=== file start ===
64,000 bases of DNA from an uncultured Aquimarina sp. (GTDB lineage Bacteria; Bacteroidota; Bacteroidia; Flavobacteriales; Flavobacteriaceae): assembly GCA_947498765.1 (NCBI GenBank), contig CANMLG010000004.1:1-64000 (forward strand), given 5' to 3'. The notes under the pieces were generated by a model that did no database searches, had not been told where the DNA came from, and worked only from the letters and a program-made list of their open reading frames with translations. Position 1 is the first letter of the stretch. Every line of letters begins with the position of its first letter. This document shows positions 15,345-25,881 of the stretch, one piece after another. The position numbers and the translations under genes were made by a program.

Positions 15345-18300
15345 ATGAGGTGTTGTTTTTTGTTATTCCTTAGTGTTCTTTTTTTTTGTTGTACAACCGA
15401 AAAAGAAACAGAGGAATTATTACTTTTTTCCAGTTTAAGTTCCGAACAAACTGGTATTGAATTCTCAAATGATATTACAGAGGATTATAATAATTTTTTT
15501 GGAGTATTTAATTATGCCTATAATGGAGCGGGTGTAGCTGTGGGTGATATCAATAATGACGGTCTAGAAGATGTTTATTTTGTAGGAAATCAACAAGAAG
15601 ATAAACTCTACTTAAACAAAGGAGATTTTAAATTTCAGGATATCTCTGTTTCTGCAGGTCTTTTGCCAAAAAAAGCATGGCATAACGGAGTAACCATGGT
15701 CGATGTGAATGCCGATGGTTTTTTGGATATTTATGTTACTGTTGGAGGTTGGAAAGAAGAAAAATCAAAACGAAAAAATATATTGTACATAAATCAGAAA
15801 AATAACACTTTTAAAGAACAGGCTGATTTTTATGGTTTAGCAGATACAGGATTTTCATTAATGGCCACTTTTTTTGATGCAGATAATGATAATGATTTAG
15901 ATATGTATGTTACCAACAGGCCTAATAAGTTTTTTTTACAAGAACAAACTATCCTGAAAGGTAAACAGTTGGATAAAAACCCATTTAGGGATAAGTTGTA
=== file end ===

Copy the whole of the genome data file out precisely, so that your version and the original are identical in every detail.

64,000 bases of DNA from an uncultured Aquimarina sp. (GTDB lineage Bacteria; Bacteroidota; Bacteroidia; Flavobacteriales; Flavobacteriaceae): assembly GCA_947498765.1 (NCBI GenBank), contig CANMLG010000004.1:1-64000 (forward strand), given 5' to 3'. The notes under the pieces were generated by a model that did no database searches, had not been told where the DNA came from, and worked only from the letters and a program-made list of their open reading frames with translations. Position 1 is the first letter of the stretch. Every line of letters begins with the position of its first letter. This document shows positions 15,345-25,881 of the stretch, one piece after another. The position numbers and the translations under genes were made by a program.

Positions 15345-18300
15345 ATGAGGTGTTGTTTTTTGTTATTCCTTAGTGTTCTTTTTTTTTGTTGTACAACCGA
15401 AAAAGAAACAGAGGAATTATTACTTTTTTCCAGTTTAAGTTCCGAACAAACTGGTATTGAATTCTCAAATGATATTACAGAGGATTATAATAATTTTTTT
15501 GGAGTATTTAATTATGCCTATAATGGAGCGGGTGTAGCTGTGGGTGATATCAATAATGACGGTCTAGAAGATGTTTATTTTGTAGGAAATCAACAAGAAG
15601 ATAAACTCTACTTAAACAAAGGAGATTTTAAATTTCAGGATATCTCTGTTTCTGCAGGTCTTTTGCCAAAAAAAGCATGGCATAACGGAGTAACCATGGT
15701 CGATGTGAATGCCGATGGTTTTTTGGATATTTATGTTACTGTTGGAGGTTGGAAAGAAGAAAAATCAAAACGAAAAAATATATTGTACATAAATCAGAAA
15801 AATAACACTTTTAAAGAACAGGCTGATTTTTATGGTTTAGCAGATACAGGATTTTCATTAATGGCCACTTTTTTTGATGCAGATAATGATAATGATTTAG
15901 ATATGTATGTTACCAACAGGCCTAATAAGTTTTTTTTACAAGAACAAACTATCCTGAAAGGTAAACAGTTGGATAAAAACCCATTTAGGGATAAGTTGTA